Why I Can’t Answer Your Questions or Give You Legal Advice for Free


Every day of the week, I receive emails, telephone calls, or letters from people with problems, issues, or questions.

Most people understand that there will be a consultation fee for my advice/opinion.

However, some people think I should be answering these questions and offering my opinion for free.

However, I can’t.

I simply cannot answer these questions or give legal advice for free.

You might think, “miserable/greedy/mean/grasping/stingy lawyer-typical”.

And I understand that reaction.

But let me explain why I have to adopt this policy.

Time and Complexity

Most situations might appear simple but, in fact, are complex, and require time and research.

Let’s take, for example, an employment scenario. In order to advise properly I will need to

  1. Find out all the facts and circumstances of the issue
  2. Review the contract of employment
  3. Review any relevant correspondence between employer and employee
  4. Review any investigation/disciplinary/medial reports relevant to the situation.

Doing this takes time, and possibly research.

Answering all the questions I receive on a daily basis, and providing accurate, professional advice is time consuming, for the reasons outlined above. If I was to do this for free I simply would not have sufficient time in the day to advise and help my clients.

Quite frankly, I would not be able to earn a living, and pay my office expenses, and professional expenses, and pay my mortgage and look after my family.

In summary, to provide you with a good service, and do you and your issue justice, I need to devote time and expertise to it.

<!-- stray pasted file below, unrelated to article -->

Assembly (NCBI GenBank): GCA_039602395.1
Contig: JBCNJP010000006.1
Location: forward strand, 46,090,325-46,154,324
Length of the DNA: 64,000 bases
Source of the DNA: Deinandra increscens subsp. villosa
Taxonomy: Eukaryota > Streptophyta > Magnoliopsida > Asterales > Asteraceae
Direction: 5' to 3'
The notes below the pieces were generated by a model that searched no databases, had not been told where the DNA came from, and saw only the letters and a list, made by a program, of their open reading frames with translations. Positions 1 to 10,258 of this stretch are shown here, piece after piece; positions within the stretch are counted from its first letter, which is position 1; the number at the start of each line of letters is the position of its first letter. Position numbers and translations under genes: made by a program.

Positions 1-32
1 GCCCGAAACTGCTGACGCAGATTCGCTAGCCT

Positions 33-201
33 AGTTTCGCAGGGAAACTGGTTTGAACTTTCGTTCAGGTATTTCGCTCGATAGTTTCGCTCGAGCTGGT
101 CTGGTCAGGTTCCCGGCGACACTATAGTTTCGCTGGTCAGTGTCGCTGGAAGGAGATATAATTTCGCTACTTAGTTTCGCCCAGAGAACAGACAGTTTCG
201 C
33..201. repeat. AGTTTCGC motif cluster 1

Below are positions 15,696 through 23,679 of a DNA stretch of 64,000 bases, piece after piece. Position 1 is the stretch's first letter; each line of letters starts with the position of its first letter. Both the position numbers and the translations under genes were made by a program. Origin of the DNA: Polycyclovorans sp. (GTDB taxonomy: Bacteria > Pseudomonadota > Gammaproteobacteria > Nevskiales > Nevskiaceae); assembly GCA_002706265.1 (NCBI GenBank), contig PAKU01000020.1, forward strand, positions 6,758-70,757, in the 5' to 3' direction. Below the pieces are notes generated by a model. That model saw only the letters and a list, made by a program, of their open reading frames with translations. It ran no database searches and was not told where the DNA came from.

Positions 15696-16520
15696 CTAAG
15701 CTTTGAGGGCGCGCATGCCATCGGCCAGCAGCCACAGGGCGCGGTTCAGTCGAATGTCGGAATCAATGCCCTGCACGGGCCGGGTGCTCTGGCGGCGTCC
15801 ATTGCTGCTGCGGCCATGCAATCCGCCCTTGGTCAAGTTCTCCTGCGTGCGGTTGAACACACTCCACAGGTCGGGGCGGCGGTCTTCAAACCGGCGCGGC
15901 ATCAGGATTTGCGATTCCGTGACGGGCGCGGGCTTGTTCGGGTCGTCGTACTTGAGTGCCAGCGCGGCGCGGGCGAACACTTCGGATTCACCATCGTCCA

And for this, I am sure you agree, I am entitled to be paid, just like you in your job.

Professional Negligence

If I give you bad advice, and you suffer losses as a result of acting on that advice, I am leaving myself open to being sued for professional negligence.

Yes, even if I was not paid.

Why? Because I am a professional and it could be argued that anyone asking me for advice is entitled to rely on that advice.

Yes, even if you have not paid.

Let’s call a spade a spade: if I am leaving myself open to being sued for professional negligence I think it is prudent to charge a consultation fee and give the necessary time to produce the very best advice I can give.

And let’s face it: giving advice is what I do for a living-what I get paid for.

Alternative Sources of Information

My websites provide a large quantity of useful information. They provide the backbone to the growth of my solicitor’s practice.

And all the information is completely free.

That’s the way it will remain; I will never charge for the information freely available on my websites:

But to advise you on your particular situation, taking into account your specific circumstances, and to weigh up all the relevant facts and then advise, there is a small consultation fee.

I trust you now understand why.

You can learn more about this consultation service here.

If you don’t want to pay your local Citizen’s Advice may be able to help.

Here’s the link for information about arranging a consultation.